According to military records, there was also a branch of the People’s Liberation Army in Wuxi, Jiangsu province, which sought 3 A100 chips in October and one H100 chip this month. However, details in military records are often blacked out, and Reuters couldn’t find out who won the bids or why they made the purchases.
Most of these requests indicate that the chips are used for AI. However, the amounts purchased are small and insufficient to create a complex AI model from scratch. For instance, to build a model similar to OpenAI’s GPT, you’d need more than 30,000 Nvidia A100 cards, according to research firm TrendForce. Nevertheless, even a few of these chips can handle intricate machine-learning tasks and improve existing AI models.
In one case, the Shandong Artificial Intelligence Institute awarded a contract worth 290,000 yuan (US$40,500) to Shandong Chengxiang Electronic Technology for five A100 chips last month. Many of these contracts specify that the suppliers must deliver and install the products before receiving payment. Most universities also published notices confirming the completion of transactions.
Tsinghua University, often called China’s MIT, has been actively submitting requests and has acquired around 80 A100 chips since the ban in 2022, Reuters noted. In December, Chongqing University sought a new A100 chip through a tender, and the delivery was completed this month, as indicated in a notice.
The rise of the underground market amidst US bans
The export control first announced in October 2022 has given rise to an informal underground market in China, with vendors being cautious and aiming to avoid attention from both US and Chinese authorities. After all, the global surge in demand for high-end chips, driven by the widespread success of OpenAI’s ChatGPT and the booming field of AI, led to the skyrocketing need for Nvidia’s microprocessors.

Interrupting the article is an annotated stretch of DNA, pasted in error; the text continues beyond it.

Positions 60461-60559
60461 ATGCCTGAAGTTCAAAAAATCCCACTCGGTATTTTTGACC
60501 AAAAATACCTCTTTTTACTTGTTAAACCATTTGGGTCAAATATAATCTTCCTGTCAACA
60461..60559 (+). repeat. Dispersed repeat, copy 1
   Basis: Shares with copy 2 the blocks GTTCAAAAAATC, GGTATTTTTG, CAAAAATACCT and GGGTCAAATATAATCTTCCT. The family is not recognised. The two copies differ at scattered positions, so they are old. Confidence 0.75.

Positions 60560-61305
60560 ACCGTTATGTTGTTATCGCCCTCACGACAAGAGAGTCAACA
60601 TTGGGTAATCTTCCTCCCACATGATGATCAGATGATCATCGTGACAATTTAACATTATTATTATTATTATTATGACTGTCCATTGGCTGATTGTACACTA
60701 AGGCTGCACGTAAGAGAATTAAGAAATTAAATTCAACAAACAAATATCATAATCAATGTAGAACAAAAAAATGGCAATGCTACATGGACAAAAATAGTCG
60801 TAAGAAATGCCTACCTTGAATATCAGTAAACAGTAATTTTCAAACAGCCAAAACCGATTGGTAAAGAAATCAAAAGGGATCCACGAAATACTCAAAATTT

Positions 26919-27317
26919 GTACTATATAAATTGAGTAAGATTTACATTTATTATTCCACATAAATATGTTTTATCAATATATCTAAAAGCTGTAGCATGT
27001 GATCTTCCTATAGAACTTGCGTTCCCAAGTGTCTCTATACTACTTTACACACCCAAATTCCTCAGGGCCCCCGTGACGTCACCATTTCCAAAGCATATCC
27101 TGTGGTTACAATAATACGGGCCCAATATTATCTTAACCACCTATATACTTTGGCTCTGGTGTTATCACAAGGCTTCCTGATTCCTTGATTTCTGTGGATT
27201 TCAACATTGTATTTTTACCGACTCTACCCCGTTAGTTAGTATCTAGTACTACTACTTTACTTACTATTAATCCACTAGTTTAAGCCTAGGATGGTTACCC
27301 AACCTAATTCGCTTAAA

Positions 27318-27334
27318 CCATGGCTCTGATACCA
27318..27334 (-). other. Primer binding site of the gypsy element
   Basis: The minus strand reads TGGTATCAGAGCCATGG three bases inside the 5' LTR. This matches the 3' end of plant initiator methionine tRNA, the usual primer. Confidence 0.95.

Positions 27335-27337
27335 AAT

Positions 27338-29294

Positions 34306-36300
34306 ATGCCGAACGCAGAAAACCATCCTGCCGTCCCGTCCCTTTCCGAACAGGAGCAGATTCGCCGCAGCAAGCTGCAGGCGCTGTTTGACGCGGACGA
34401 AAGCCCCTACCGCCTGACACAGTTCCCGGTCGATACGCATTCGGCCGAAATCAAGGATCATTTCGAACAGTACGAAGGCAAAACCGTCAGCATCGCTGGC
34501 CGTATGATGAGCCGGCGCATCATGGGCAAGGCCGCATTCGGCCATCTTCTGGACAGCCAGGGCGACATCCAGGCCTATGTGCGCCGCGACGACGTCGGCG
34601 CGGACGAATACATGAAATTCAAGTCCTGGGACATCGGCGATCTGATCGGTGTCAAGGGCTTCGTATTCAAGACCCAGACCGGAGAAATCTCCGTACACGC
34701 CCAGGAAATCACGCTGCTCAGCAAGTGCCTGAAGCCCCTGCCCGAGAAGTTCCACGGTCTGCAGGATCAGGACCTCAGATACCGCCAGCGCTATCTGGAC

In June last year, Reuters spoke with ten vendors in Hong Kong and mainland China who described being able to procure small numbers of A100s easily. Their information highlighted the intense demand in China for the chips and the relative ease with which Washington’s sanctions can be circumvented for small-batch transactions.
Those vendors, who bought the chips outside the US, were quoting HK$150,000 ($19,150) per card, according to Ivan Lau, co-founder of Hong Kong’s Pantheon Lab, who was then trying to purchase 2-4 new A100 cards to run the startup’s latest AI models. “They told us that there will be no warranty or support.”
In the most recent documents Reuters got hold of, Chinese vendors have said they snatch up excess stock that finds its way to the market after Nvidia ships large quantities to big US firms or import through companies locally incorporated in places such as India, Taiwan, and Singapore.
Responding to the reports, Nvidia states that it follows all the laws related to exporting its products and expects its customers to do the same. A spokesperson for the company mentioned that if they discover a customer has illegally sold their products to others, they will take swift and necessary action. The US Department of Commerce chose not to comment.
Chris Miller, a professor at Tufts University and the author of “Chip War: The Fight for the World’s Most Critical Technology,” mentioned that expecting the US export restrictions on chips to be foolproof is impractical. He highlighted that since chips are small and easily transportable, making the restrictions completely effective is challenging.
According to Miller, the primary goal is to hinder China’s progress in AI development. By creating obstacles in acquiring large quantities of advanced chips, it becomes more difficult for them to build extensive clusters capable of training sophisticated AI systems.